Why Russians shouldn’t simply ignore this weekend’s elections

Novaya Gazeta Europe's editor-in-chief argues that votes can still be used to send a message to the Kremlin

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Why Russians shouldn’t simply ignore this weekend’s elections


Local and regional elections have been taking place across Russia since Friday, amid widespread popular apathy. Novaya Gazeta Europe editor-in-chief Kirill Martynov argues that despite there being no chance of a fair contest, Russians can still use their vote to send a message to the Kremlin.

Russia’s second election campaign since the start of the war is now over. Last year, electoral success led to new levels of insanity: just 10 days after voters demonstrated “decisive support” for his presidency, Putin announced the first mobilization of Russia’s military reserves since World War II.

For an ageing dictatorship, elections are like plastic surgery, with each “people’s act of love” granting a dictator licence to try out ever-crazier ideas, a pattern we might well see repeating itself after this weekend’s regional and local elections.

Campaigning this year has taken place against a backdrop of deep-seated popular apathy with many Russians feeling a sense of resignation about the regime’s permanence, a feeling that arguably extends to the candidates themselves. In Moscow, where incumbent mayor Sergei Sobyanin is set to win another term, the most memorable campaign ad featured Sobyanin meeting with participants in the “special military operation” — the term officially used in Russia to describe the war in Ukraine — and presenting one of them an honorary weapon for good luck.

The candidates fielded by the main political parties for Moscow’s mayoralty vied to see who among them was the most adept at avoiding reality, each one essentially a clone of Sobyanin himself.

Leonid Zyuganov, the candidate of the Communist Party and the grandson of its leader, pledged to repurpose the capital’s industrial zones if he won, though his campaign slogan “Return our future” could be taken to imply that someone has stolen it.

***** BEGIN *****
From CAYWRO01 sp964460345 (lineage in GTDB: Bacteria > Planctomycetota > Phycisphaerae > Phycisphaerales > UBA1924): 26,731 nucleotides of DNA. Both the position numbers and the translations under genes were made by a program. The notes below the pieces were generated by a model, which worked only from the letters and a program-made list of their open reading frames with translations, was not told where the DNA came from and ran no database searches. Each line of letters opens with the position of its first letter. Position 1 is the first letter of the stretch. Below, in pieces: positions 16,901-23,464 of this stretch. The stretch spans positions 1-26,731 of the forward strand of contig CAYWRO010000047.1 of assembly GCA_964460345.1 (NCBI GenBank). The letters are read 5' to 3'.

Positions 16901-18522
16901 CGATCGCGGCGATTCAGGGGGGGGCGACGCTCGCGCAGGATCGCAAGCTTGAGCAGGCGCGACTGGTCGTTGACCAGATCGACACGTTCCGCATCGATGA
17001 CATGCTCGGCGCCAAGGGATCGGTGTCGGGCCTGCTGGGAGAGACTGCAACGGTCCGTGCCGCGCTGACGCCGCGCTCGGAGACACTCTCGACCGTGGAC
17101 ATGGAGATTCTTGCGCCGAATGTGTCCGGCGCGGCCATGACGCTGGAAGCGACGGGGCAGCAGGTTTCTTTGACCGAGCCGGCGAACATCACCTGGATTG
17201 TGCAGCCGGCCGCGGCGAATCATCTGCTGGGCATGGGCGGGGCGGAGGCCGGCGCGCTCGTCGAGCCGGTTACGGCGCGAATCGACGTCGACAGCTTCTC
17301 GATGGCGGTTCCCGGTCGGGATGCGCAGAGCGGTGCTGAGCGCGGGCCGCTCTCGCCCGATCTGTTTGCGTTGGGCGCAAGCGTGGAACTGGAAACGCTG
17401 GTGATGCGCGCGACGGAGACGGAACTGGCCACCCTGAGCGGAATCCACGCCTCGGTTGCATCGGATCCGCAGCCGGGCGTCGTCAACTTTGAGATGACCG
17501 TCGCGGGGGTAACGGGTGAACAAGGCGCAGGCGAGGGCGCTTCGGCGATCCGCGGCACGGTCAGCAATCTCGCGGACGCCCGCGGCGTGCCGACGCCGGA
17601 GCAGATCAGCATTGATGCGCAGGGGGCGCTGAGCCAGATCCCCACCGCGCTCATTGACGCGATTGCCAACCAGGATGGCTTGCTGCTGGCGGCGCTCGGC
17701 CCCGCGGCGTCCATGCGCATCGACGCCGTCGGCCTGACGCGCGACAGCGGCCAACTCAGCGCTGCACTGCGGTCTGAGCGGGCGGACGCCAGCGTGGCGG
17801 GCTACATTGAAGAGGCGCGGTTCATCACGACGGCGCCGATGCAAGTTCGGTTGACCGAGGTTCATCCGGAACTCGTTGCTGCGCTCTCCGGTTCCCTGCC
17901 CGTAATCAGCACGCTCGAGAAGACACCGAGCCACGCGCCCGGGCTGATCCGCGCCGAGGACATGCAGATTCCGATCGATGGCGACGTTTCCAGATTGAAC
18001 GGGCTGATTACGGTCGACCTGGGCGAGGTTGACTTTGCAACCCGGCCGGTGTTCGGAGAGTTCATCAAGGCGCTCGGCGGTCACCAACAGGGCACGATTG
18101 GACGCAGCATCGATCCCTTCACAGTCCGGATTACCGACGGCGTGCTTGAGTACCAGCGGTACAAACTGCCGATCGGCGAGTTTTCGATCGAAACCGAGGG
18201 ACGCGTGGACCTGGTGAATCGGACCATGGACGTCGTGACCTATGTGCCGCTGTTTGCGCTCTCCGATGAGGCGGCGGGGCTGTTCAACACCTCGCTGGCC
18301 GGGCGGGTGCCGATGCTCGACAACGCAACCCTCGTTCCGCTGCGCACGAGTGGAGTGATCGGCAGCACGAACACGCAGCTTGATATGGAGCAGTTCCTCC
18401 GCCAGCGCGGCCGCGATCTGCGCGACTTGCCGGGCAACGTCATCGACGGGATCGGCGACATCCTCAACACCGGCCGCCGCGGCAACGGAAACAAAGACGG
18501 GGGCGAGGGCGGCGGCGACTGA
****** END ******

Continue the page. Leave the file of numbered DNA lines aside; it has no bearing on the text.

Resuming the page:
The candidate of the For a Just Russia party, Dmitry Gusev, chose to feed off the electorate’s fear of immigrants by promising to crack down on what he termed “ethnic crime.” Boris Chernyshov, a protégé of the late ultra-nationalist politician Vladimir Zhirinovksy, barely even stands out in such company.

Vladislav Davankov of the New People party hopes to win over female voters with his “million IT-girls” policy, which would teach women the basics of computer programming and artificial intelligence. Under other circumstances, such an initiative might almost be considered progressive, but female voters are far more likely to be wondering why there aren’t any anti-war candidates than why there are no women on the ballot.

The mayoral candidates’ rhetoric revolves around local issues that Muscovites care about, but that belies the fact that the mayor of Moscow isn’t a local official in any sense: the post is these days seen as a key position in the federal political system.

Emotionally, it’s easy to understand the appeal of boycotting these “elections”, especially given the prevalence of electronic voting machines. These so-called ‘black boxes’ allow Russia’s intelligence services limitless opportunities to tamper with the ballot, as Novaya Gazeta revealed in a series of investigations in autumn 2021. Lest we forget, these are the very machines that prevented independent candidates from winning any seats in the last elections to the Moscow Duma.

The war itself is being co-opted to further corrupt the electoral system, with sham elections being held in the four occupied Ukrainian territories that Russia claims to have absorbed into its territory, where all Russia’s sanctioned opposition parties have fielded candidates.

The rights of journalists and election observers have been dramatically reduced at this election, as Russian democracy becomes more a spectacle of support for Putin than an attempt to convince citizens that they chose their own government.

Nevertheless, any vote cast (and counted) against pro-government candidates — in any election at any level, anywhere in Russia — is a legal and safe way for Russians to demonstrate their anti-war stance.

Symbolic gestures of resistance are significant when living under a dictatorship in wartime. The 16 million Russian citizens who voted against the removal of presidential term limits in the pseudo-referendum of 2020 are evidence that opposition to dictatorship does exist in the country.

These elections, of course, are just a trial run for the far more frightening prospect of the 2024 presidential campaign, which, in the third year of the war (for few believe it will end before then) and after a possible fresh wave of mobilisation, will require the Russian people to simulate love for their leader once again.

Editor in chief — Kirill Martynov. Terms of use. Privacy policy.